2) You must get all hard copies/duplicates of your photos from your photographer ONLY unless you buy the digital files of the hi-res images with no watermarks. If you buy the digital files, then they’ll release them for duplication/printing only. You may then also make copies of the digital images for backup.
3) You may not edit them on your own – e.g. pop them into Photoshop and crop/color process/etc.
Was there a separate clause that allows you to post the lo-res images on social media networks? I used a few different photographers for different things and they usually provided either a release saying I can post them as much as I wanted on social media networks or that I must give credit to the photographer when posting (e.g. in the caption, “Photo courtesy of xyz”). Otherwise, I’m guessing that the part about duplication will cover social media.
ETA: I noticed you said you are buying the hi-res images. With this in mind, s/he will likely include in a release allowing you to duplicate/reprint your images and that will likely include social media sites (possibly with the caveat that you have to use watermarked images and/or give credit).
Post # 9
I had to pay more to get all rights to my images, but I knew from the start that it was one of my “must haves” in my photography contract.
Post # 10
It was not negotiable to me to not have all my pictures in full resolution to print and display at my leisure. I found a photographer that agrees. But many wanted extra money to get those rights so that may be the case for your friend.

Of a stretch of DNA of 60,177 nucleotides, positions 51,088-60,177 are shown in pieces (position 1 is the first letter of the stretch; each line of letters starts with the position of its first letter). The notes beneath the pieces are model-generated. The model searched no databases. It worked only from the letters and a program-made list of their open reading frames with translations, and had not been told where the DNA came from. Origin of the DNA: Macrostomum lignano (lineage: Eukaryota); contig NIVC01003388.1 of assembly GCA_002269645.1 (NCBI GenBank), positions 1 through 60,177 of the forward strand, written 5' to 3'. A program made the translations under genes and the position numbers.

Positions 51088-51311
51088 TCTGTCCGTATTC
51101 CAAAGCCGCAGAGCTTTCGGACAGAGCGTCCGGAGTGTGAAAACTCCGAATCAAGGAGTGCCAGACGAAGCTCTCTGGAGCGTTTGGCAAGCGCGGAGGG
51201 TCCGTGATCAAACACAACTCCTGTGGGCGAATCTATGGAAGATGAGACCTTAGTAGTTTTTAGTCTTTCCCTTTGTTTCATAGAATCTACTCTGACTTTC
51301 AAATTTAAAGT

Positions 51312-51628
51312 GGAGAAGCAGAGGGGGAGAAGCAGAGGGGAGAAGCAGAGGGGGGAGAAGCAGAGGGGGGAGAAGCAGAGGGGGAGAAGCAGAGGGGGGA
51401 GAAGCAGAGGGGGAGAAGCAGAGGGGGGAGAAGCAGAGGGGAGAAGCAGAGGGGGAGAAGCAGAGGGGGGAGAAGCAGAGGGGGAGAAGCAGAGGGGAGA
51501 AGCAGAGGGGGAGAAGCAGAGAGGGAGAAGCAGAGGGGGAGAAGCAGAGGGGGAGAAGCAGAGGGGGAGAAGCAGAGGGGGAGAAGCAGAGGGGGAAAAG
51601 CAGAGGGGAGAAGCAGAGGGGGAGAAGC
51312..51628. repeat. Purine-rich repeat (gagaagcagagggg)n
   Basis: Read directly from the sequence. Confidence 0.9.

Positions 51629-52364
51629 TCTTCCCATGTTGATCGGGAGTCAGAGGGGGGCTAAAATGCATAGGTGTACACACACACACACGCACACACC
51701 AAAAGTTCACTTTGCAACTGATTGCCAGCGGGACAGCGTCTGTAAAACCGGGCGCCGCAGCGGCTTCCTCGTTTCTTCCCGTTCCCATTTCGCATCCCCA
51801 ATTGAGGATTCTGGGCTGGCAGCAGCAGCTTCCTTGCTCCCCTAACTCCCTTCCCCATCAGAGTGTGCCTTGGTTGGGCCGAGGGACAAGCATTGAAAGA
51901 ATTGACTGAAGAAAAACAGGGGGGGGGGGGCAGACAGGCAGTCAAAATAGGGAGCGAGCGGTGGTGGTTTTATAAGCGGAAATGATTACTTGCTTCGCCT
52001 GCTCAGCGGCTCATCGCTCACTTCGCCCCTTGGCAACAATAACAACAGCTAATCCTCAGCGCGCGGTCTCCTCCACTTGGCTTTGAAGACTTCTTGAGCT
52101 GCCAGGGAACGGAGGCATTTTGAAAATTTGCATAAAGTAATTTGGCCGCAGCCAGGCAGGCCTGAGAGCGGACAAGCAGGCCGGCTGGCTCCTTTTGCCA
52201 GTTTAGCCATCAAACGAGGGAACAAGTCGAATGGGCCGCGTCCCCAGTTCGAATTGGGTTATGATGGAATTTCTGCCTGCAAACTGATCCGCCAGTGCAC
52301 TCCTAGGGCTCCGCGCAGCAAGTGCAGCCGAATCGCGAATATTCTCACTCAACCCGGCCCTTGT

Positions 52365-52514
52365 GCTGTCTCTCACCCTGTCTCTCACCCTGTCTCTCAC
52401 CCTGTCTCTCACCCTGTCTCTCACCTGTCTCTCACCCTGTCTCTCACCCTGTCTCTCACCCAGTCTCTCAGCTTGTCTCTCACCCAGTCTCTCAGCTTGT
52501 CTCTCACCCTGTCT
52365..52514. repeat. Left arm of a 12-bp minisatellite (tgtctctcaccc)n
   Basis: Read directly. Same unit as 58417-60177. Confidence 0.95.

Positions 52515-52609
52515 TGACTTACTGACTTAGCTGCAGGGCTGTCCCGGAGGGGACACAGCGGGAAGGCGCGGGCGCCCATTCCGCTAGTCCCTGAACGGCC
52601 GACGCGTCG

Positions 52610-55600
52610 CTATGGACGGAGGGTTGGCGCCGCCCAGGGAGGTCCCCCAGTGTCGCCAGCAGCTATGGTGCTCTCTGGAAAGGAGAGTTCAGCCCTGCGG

Post # 11
i asked my photographer and she said that i can post them
as for my friend, hers said nope
Post # 12
Its simple… read the contract. I know exactly what sharing rights I have becasue I negotiated them. I own ALL my photos can display and print and share at will. Any fancy editing he does I do NOT own, unless I pay the fee for them.
Post # 13
@ashescats: It depends on the photographer. For me, I love when people use images I took of them as profile pictures. As long as they include the watermark (which isn’t easy with FB’s new square photos, but you know, not croping them to get rid of it) or if they upload one that I didn’t put on facebook, saying that it’s by me in the little comment box. I think that’s respectful. BUT each photographer does it differently. I like to include all the images as high-res for printing and low-res for social media, because FB does a crap job of resizing images >.<
Post # 14
Facebook is a marketing tool. Any photographer not savvy enough to WANT people to use their photos with the watermark on them are idiots. It’s free advertising. Now people who crop the watermark off, or otherwise alter the photo… entirely different story. You seem like an ideal client for taking the time to figure it out.
Post # 15
Even if you have a hi-res disk you still need a copyright release from the photographer to have them printed. Legally, at least. Any good lab will ask for it if they suspect the images to be professional since they will also be culpable in copyright infringment if they print them.
Anyway – if the photographer owns the images and rights to print them, no, you can’t publish it. If they have published it on FB it’s fair game, but not if they haven’t.
Kudos to her for asking, though! I hope her photographer gets a clue that she’s being respectful, not trying to rip them off, and could help them get some business.